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Blog: Case for 6-bottle Case of DF Wine at Arrival

Posted: Friday, 02 September 2011 09:51

Blog: Case for 6-bottle Case of DF Wine at Arrival

September 02: With the wine presence and display getting increasingly better at the Duty Free shops at Arrivals in Delhi and soon at other airports, it is time once again to look into the case for allowing 6 bottles of wine in lieu of 2 bottles of hard liquor containing 40% alcohol by volume, even if it means making it a part of the total duty free allowance of up to Rs.25,000 thus also sending a message across that wine is a low alcohol product and delineating it from liquor.

Normally, the customs do allow 3 bottles of wine or 2.25 liters vis-à-vis 2 liters allowed for whisky, vodka, gin, brandy or other distillates. But if the government is conscientious about putting control on alcohol consumption, it needs to calculate the amount of duty free alcohol being allowed in different forms. Assuming a simple calculation of 1kgm of liquid in a bottle of 1 liter, 800 gm alcohol is being presently allowed in the form of hard liquor. But with a bottle containing 13.5 % alcohol (Champagne usually has 11.5-12% alcohol by volume, some sparkling wines have even less), each bottle of 750 mL contains around 90 gms of alcohol and even 3 bottles of wine have around 270 gms. 6 bottles with 13.5% alcohol by volume would have around 540 gms alcohol-much less than currently allowed in the form of hard liquor,  making our case for allowing a 6-bottle case even stronger and a valid plea.

The wine vendors will find it more attractive to package 3 bottles of different wines from the same producer or even mix and match, making it beneficial for the consumer and once the customer knows the worth of this exercise, the sales would pick up like they have for the Johnnie Walker Black label at the present time.

If what one has heard from a reader in Gujarat is true, the government deserves kudos for being fair at least in framing the permit holders’ policy in the otherwise dry state. Such permit holders are allowed 2 or 4 units of liquor per month. According to one of our readers from Gujarat, one unit officially translates to one 750 ml bottle of hard liquor, 3 bottles of wine or 10 bottles of beer. If one goes by that logic, we should be entitled to bring 8 bottles of wine at the duty free shops on Arrival as 2 liters of hard liquor is allowed at present.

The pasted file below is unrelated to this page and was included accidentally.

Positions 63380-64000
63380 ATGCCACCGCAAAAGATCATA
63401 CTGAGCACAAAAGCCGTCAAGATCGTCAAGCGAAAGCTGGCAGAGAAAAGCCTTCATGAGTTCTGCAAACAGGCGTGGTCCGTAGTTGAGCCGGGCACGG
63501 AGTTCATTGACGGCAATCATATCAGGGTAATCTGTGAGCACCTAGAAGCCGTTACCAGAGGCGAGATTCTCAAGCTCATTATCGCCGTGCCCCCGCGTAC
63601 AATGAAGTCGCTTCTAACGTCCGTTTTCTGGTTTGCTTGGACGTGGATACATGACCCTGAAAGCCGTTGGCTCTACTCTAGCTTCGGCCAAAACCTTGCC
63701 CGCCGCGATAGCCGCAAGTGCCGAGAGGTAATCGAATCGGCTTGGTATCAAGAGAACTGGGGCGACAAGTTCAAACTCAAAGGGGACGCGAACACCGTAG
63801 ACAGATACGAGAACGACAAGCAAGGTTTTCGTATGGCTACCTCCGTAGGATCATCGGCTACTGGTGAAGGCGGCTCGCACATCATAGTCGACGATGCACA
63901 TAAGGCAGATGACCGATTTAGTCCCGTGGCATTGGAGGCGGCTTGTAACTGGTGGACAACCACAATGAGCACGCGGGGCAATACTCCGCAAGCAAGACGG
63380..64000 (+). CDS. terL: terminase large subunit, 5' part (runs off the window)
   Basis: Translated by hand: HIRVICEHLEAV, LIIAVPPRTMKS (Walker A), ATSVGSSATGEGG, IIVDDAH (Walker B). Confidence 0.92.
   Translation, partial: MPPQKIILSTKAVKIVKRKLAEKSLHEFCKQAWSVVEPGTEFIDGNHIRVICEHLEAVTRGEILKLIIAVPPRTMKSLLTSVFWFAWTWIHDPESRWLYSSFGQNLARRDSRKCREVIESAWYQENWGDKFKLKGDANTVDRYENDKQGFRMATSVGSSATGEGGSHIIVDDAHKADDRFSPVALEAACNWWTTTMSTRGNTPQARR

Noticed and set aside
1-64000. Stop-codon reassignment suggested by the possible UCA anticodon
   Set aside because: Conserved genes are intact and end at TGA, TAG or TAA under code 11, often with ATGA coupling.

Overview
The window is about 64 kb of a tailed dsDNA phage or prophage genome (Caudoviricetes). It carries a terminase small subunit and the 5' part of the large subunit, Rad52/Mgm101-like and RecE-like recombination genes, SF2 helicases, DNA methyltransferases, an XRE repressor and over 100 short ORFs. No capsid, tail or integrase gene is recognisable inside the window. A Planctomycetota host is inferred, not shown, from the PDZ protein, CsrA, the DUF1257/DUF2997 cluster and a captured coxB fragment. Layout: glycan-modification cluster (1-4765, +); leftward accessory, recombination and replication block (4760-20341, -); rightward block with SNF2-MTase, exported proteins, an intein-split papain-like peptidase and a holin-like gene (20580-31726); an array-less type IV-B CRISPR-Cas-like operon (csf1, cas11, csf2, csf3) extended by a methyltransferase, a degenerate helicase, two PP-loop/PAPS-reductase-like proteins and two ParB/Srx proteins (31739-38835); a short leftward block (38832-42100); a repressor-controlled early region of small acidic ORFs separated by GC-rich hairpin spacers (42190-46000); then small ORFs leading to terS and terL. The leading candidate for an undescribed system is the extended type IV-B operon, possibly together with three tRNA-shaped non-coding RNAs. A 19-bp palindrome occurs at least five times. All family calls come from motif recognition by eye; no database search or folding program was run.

Another reader has pointed out that 24 cans of beer are allowed duty free. The veracity of his claim has not been checked but he informs us that stacks of 24-can boxes are lying outside the duty free shops. He just picks up one box and walks out through the green channel. The amount of foreign visits he makes, he feels he would have been stopped at least a few times by now, if it were not legal.  Apparently the sales persons at the shop have confirmed the same. This makes logical sense. And when looking at the alcohol content, 24 cans is the logical choice.

To be fair, these 6 bottles should be treated at par with the other dutiable/duty free goods and whatever is charged at the airport duty free shop from where the wine, whisky or beer is bought should be a part of the duty-free allowance per passenger of Rs. 25,000 or whichever is applicable.

Coming in the wake of the Russian President Medvedev making a statement last week that Russians should drink more wine to reduce the problem of alcoholism in the badly hit Russia, it makes even more sense to look at the pending issue in our own country and liberalise the duty free allowance to the extent of 6 wine bottles of 750mL - even if it means including it as a part of the Rs.25, 000 allowances.

Subhash Arora

For Previous Blogs on the same subject, please visit:

Blog: Six Bottles of DutyFree Wine on Arrival- Part III

Blog: Allow 6 bottles of DF Wines on Arrival-Part II

Blog: Allow 6 Bottles of DF Wine on Arrival


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